More than $600-million of the new science funding will be directed toward beefing up the government's own laboratories and bringing together federal scientific activities across departments. Significantly, it includes a reimagined role and partial return to high-risk, far-reaching research bets for the National Research Council, an agency previously seen as needing a new direction.

As for innovation, the Liberals have slashed the number of business innovation funding programs but increased overall funding, including $700-million in new funding for the Industrial Research Assistance Program over the next five years. They've also increased funding for female entrepreneurs, committed $85.3-million to the intellectual property strategy laid out in last year's budget and set aside $572.5-million to give researchers "open and equitable access" to advanced computing and big data resources, a field in which Canada is a world leader.

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9. Cybersecurity

The 2018 budget has allocated $508-million, spread out until 2022-23. The funds will be used primarily by the Communications Security Establishment to create a new Canadian Centre for Cyber Security, as well as a National Cybercrime Coordination Unit for the RCMP. In the weeks leading up to the budget, news reports suggested the government could invest as much as $1-billion in cybersecurity resources and infrastructure. Wesley Wark, a professor at the University of Ottawa and an expert in cybersecurity, said he expects "they'll spend a lot more than they're suggesting" in the budget. "It's just a first shot in what will have to be a longer term and more expensive effort" as Canada shifts its national security priorities from terrorism to cyber aggression. Cyberattacks have become increasingly common as state espionage and warfare moves online, and the Canadian government has been targeted for cyberattacks several times. Since 2011, the Treasury Board, the Department of Finance and Defence Research and Development Canada have all been hit by attacks originating from Chinese internet addresses. Observers say Canada's cybersecurity strategy was due for a refresh after having last been updated in 2010.


10. Phoenix pay system

The federal government announced in the budget that it will eventually move away from its problem-plagued Phoenix pay system - which has overpaid, underpaid or completely failed to pay tens of thousands of public servants - and invest $16-million over two years to develop a new pay system.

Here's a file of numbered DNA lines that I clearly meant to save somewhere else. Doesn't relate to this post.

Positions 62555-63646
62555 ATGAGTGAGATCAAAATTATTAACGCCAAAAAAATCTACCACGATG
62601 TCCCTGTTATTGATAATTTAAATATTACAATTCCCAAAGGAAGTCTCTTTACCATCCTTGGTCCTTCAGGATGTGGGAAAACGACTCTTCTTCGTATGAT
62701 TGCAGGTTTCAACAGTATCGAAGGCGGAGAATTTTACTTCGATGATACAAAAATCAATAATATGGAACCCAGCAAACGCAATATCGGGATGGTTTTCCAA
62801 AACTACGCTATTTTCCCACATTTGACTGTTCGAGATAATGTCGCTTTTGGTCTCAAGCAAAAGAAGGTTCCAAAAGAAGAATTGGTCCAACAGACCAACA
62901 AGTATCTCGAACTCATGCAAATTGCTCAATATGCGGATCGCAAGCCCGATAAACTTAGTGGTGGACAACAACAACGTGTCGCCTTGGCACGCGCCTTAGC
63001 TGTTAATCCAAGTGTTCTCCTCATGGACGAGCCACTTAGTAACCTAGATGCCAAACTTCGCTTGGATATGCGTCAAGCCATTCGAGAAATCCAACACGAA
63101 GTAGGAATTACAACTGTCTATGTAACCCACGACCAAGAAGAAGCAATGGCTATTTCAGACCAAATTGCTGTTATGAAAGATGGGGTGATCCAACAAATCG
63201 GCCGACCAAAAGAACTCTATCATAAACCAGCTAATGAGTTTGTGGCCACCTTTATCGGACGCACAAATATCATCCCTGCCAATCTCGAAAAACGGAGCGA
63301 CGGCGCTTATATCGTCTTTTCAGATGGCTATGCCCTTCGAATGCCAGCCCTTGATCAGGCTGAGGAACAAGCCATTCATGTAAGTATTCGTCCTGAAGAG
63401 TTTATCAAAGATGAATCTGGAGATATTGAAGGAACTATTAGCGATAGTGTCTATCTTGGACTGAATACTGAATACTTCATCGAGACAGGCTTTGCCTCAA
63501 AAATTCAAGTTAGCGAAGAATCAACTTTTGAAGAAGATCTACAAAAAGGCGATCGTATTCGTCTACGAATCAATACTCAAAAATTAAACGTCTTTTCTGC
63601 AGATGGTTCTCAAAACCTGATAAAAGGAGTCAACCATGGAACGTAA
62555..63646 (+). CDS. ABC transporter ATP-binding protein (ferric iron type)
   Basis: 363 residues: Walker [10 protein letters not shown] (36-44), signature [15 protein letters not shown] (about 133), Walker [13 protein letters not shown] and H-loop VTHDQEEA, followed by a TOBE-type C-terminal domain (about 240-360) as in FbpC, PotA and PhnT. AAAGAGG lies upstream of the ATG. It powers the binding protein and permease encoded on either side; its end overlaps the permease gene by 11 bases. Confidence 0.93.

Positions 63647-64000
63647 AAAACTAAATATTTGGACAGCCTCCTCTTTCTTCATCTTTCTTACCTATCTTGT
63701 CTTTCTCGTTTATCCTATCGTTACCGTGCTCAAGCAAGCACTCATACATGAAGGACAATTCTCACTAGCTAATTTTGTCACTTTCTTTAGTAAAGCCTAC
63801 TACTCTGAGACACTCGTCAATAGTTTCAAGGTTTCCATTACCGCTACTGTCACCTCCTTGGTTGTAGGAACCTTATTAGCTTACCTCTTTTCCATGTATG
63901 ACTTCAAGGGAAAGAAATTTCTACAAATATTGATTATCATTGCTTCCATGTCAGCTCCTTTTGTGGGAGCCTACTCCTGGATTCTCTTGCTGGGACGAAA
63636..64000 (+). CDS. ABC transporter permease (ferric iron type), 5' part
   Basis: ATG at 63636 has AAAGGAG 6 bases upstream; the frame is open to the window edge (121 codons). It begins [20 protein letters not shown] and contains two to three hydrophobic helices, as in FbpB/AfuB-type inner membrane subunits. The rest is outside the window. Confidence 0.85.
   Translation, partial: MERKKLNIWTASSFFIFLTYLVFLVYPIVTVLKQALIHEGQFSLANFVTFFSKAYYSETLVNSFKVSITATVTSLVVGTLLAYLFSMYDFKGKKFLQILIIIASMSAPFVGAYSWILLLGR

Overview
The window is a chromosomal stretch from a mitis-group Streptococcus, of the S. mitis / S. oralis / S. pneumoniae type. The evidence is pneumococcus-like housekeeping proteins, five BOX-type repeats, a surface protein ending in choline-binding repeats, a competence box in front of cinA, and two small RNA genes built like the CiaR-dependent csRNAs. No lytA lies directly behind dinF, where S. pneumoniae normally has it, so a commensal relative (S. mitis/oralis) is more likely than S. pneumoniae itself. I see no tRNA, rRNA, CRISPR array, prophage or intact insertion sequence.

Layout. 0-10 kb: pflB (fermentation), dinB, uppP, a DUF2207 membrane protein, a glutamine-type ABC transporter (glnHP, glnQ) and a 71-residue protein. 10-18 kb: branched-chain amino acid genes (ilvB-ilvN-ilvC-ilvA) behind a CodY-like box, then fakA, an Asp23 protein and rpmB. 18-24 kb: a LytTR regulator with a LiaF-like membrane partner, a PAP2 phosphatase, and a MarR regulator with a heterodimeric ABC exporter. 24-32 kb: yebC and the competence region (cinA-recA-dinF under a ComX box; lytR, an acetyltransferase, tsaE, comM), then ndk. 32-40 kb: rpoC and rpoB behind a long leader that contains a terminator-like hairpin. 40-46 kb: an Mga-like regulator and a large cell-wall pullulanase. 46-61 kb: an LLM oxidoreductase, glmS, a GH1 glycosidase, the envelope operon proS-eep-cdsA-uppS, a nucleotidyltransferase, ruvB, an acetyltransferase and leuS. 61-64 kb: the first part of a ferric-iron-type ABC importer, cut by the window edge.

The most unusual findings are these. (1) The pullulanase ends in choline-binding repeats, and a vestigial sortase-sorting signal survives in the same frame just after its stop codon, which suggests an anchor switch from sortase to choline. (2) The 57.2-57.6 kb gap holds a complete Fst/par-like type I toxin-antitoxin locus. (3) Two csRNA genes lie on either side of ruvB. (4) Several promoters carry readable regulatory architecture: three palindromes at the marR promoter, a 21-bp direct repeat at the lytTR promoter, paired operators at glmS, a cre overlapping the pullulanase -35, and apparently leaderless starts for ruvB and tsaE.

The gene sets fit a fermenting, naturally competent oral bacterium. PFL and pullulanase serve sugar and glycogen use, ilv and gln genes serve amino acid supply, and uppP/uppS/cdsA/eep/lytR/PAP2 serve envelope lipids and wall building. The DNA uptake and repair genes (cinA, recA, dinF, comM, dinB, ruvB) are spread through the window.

In the meantime, Ottawa is planning to continue to invest in Phoenix for years to come. The budget proposes the government invest $431.4-million over six years to deal with ongoing issues. The money will help hire more staff at the Phoenix pay centre in Miramichi, N.B., and satellite offices across Canada, as well as additional payroll support staff in government departments.


11. G7 summit funding

Canada is planning to spend $594-million on its 2018 presidency of the G7 and the corresponding leaders' summit it will host in Charlevoix, Que., this June, according to the budget. The funding will also cover security and logistics for other high-profile G7 ministerial meetings across Canada throughout 2018.


12. Journalism

As expected, the government will explore ways for news outlets to benefit from non-profit status. It also proposed providing $50-million over five years to one or more non-governmental organizations supporting local journalism "in underserved communities." The funding is far less than what some groups had wanted. News Media Canada, an association representing more than 800 outlets across the country, has called for a journalism fund with $350-million of annual funding.

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Miscellaneous items

  • The budget proposes $81.4-million over five years to create a redress system for Canadians whose names falsely match those on the no-fly list. Parents of children unfairly targeted by the no-fly list have been advocating for a redress system for more than two years. They are hoping the system will give wrongly flagged Canadians a redress number so they no longer face delays and discrimination at airports.
  • The budget proposed funding to replace VIA Rail’s cars and locomotives for use in the Windsor-Quebec City corridor, though amounts were not released due to “an upcoming procurement.”
  • With legalization of cannabis set for late summer, Ottawa is spending another $62.5-million on public education campaigns on the dangers of drug use and $10-million on research, including assessing the impact of legalization on mental health. The new funding for public education – on top of a previously announced investment of $46-million – will target communities at risk and Indigenous organizations.
  • The budget included vague details on improving federal election leaders’ debates. The government claims “the way leaders’ debates have been negotiated have put at risk the structure and potential usefulness of leaders’ debates.” As such, it proposed providing $6-million over two years, repeated every election cycle, to “support a new process that would ensure that federal leaders’ debates are organized in the public interest.” The budget also floated the possibility of legislation on this matter.
  • The government is spending $191-million over five years to help to defray the cost of NAFTA and WTO legal challenges related to the ongoing softwood lumber dispute.

More reading:


With reports from Ivan Semeniuk, Barrie McKenna and Sean Silcoff


FEDERAL BUDGET 2018: OPINION AND ANALYSIS


CANADA'S ECONOMY: MORE FROM THE GLOBE AND MAIL